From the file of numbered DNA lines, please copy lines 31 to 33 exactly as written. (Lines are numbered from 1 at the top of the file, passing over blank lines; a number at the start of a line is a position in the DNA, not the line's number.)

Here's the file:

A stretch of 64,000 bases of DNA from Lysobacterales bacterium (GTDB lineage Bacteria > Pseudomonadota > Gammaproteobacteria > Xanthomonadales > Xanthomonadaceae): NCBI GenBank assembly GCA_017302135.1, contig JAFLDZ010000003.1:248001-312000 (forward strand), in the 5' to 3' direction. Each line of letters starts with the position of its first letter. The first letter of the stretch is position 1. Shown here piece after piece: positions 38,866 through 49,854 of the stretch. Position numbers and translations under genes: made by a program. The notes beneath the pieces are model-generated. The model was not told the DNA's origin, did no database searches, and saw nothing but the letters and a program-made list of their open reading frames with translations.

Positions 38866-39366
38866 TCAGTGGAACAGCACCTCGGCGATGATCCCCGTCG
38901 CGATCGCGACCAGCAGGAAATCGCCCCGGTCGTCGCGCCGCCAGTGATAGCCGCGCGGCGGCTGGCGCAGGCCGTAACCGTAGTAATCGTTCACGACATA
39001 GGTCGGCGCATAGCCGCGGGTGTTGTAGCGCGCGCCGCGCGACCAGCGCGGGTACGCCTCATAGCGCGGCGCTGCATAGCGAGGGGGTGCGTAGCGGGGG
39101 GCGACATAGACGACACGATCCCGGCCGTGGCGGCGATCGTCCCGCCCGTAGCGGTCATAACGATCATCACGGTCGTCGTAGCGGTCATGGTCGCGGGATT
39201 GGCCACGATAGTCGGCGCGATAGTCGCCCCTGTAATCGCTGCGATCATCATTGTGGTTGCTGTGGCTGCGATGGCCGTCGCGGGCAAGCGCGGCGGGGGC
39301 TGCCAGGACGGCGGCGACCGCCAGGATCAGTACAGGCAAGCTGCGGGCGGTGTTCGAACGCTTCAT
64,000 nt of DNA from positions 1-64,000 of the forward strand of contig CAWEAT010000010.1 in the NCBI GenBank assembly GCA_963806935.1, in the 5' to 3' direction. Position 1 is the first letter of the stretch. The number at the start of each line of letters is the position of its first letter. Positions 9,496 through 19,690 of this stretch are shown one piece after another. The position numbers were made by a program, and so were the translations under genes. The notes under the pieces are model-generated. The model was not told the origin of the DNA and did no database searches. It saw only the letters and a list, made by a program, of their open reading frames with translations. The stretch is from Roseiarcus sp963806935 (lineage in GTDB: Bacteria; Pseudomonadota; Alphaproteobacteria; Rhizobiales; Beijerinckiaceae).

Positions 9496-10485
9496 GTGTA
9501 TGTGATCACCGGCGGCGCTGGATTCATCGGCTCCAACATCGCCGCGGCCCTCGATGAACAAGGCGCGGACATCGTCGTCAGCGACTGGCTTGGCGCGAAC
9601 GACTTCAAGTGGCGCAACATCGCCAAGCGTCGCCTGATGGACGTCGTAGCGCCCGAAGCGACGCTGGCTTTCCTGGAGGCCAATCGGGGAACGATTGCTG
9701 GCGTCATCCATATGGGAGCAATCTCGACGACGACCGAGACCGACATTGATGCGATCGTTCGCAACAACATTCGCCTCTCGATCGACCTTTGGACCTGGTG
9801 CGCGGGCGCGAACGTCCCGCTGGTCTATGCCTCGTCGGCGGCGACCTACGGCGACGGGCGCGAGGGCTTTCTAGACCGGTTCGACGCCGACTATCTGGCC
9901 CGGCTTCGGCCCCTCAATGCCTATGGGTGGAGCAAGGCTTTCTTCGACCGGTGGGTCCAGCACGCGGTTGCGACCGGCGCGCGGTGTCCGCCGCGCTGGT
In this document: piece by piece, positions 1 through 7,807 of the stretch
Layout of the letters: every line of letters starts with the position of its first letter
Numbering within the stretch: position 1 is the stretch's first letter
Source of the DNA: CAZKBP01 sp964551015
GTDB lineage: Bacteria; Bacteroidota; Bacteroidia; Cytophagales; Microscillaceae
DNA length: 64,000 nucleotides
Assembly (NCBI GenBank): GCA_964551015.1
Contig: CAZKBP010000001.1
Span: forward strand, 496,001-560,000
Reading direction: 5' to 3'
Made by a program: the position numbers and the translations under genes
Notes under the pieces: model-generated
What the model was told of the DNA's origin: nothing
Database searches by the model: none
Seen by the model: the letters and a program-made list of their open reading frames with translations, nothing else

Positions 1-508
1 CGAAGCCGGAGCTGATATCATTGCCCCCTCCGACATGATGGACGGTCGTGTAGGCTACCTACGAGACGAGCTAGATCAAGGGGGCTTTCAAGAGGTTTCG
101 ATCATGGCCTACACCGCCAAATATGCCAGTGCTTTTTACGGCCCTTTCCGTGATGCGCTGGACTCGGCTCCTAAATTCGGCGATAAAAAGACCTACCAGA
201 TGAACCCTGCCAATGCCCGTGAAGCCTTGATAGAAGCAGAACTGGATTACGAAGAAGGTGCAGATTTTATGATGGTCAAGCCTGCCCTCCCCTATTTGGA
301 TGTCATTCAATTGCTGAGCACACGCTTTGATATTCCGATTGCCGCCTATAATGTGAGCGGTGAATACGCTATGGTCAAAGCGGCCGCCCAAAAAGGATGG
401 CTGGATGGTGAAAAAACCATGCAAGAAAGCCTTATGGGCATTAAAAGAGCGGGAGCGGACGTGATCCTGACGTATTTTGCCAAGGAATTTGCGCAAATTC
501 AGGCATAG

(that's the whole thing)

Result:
Seen by the model: the letters and a program-made list of their open reading frames with translations, nothing else

Positions 1-508
1 CGAAGCCGGAGCTGATATCATTGCCCCCTCCGACATGATGGACGGTCGTGTAGGCTACCTACGAGACGAGCTAGATCAAGGGGGCTTTCAAGAGGTTTCG